WARNING: This story contains explicit language.
John Oliver applauded the students of Parkland, Florida’s Marjory Stoneman Douglas High School for their efforts in the gun control debate on Sunday’s episode of Last Week Tonight.
“These [school shooting] events are so familiar, you now automatically know how each side will play out: ‘Thoughts and prayers,’ ‘F**k your thoughts and prayers,’ ‘It’s a mental health problem,’ ‘Yeah, but it’s also a gun problem’ and then someone says ‘Now’s not the time to talk about gun control,’ and everyone moves on until it inevitably happens again,” Oliver said on Last Week Tonight about the shootings at the south Florida high school that left 17 dead last Wednesday.
“But this time felt slightly different, because when the ‘Now’s not the time’ argument came out, the kids from that school said, ‘You know what? Yes, it f**king is,'” Oliver said.
Last Week Tonight then played clips of Marjory Stoneman Douglas students, including Emma Gonzalez’s powerful speech at an anti-gun rally where she referred to those preventing stricter gun laws as “BS.”
“It is a little ironic that the people acting with the most maturity in this horrifying situation aren’t even old enough to say the word ‘bulls**t’ in front of their parents,” Oliver said.
“Those kids already have announced a march next month and, in doing so, challenge adults to participate in a real conversation about gun violence,” Oliver applauded, adding, “But, they will be up against it.”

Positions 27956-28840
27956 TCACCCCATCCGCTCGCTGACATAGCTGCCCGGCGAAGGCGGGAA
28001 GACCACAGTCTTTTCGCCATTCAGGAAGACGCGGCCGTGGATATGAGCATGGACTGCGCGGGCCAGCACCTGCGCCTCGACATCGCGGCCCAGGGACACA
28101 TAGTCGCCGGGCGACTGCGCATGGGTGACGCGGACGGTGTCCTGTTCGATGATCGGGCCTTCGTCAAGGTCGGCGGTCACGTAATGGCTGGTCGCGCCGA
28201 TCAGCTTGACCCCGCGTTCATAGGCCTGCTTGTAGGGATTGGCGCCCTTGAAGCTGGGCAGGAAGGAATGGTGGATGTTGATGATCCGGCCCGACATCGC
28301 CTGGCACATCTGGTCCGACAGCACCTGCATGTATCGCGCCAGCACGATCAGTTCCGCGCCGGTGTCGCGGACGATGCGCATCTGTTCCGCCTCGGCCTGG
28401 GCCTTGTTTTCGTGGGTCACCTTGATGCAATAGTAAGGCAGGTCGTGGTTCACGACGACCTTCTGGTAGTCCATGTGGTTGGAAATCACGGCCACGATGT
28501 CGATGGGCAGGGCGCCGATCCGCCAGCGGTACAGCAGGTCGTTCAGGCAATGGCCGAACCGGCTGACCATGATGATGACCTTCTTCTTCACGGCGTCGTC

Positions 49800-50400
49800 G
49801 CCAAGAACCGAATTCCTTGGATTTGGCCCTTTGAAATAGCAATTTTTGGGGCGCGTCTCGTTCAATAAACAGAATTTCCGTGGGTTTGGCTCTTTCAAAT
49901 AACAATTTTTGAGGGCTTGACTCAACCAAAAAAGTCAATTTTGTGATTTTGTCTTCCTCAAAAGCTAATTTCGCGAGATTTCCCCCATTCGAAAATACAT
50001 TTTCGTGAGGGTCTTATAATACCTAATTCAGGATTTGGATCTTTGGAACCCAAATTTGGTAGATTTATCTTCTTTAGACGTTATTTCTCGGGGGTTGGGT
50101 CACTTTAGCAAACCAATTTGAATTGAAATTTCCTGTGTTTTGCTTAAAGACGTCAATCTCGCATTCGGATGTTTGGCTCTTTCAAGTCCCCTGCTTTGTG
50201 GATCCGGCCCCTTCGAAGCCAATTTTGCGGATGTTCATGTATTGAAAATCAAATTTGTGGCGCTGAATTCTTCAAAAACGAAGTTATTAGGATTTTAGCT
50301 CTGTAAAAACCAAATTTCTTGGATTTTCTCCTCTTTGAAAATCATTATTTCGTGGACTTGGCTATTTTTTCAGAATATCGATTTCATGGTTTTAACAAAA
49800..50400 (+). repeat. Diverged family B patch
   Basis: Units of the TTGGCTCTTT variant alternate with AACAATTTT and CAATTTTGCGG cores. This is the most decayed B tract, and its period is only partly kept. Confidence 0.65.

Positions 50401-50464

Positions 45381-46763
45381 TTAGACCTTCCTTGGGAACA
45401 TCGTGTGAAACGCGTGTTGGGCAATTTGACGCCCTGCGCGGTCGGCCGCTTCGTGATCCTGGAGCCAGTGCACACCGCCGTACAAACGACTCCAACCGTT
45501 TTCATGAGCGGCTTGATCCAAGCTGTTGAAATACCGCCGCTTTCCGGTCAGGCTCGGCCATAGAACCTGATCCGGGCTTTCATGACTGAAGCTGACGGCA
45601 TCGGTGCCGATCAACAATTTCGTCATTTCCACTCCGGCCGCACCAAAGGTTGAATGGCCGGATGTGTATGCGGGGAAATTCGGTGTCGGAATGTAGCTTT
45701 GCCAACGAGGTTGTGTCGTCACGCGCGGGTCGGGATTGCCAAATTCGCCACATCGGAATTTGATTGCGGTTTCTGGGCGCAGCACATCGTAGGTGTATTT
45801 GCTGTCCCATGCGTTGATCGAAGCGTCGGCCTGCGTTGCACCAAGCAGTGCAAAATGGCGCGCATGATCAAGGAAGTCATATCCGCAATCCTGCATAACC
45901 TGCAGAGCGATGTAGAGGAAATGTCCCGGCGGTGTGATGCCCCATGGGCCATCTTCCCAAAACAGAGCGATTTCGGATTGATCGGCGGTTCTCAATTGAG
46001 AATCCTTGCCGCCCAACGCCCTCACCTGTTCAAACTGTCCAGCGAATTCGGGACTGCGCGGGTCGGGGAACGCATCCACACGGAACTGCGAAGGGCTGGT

As evidence, Oliver played a CNN clip in which Andre Bauer was asked if Republicans would take notice of these kids’ concerns. Bauer began to say:
“We have a cultural thing here that we are not discussing,” he said. “When I grew up, it was Andy Griffith, you never had school shootings, we still had prayer in school, and we drove to school with guns in the car,” he insisted, saying we live in a “different time,” and pointing his finger at “the movie industry, the rap industry, radio in general” for “desensitized it,” adding, “Now we have kids eating Tide pods instead of discipline.”
In response, Oliver said: “I call BS on that,” saying there are “so many things wrong with that, from the rap industry to the Tide pods. To the fact that, that man was born in 1969. A year after The Andy Griffith Show went off the air.”
Watch part of the Last Week Tonight clip in the video above.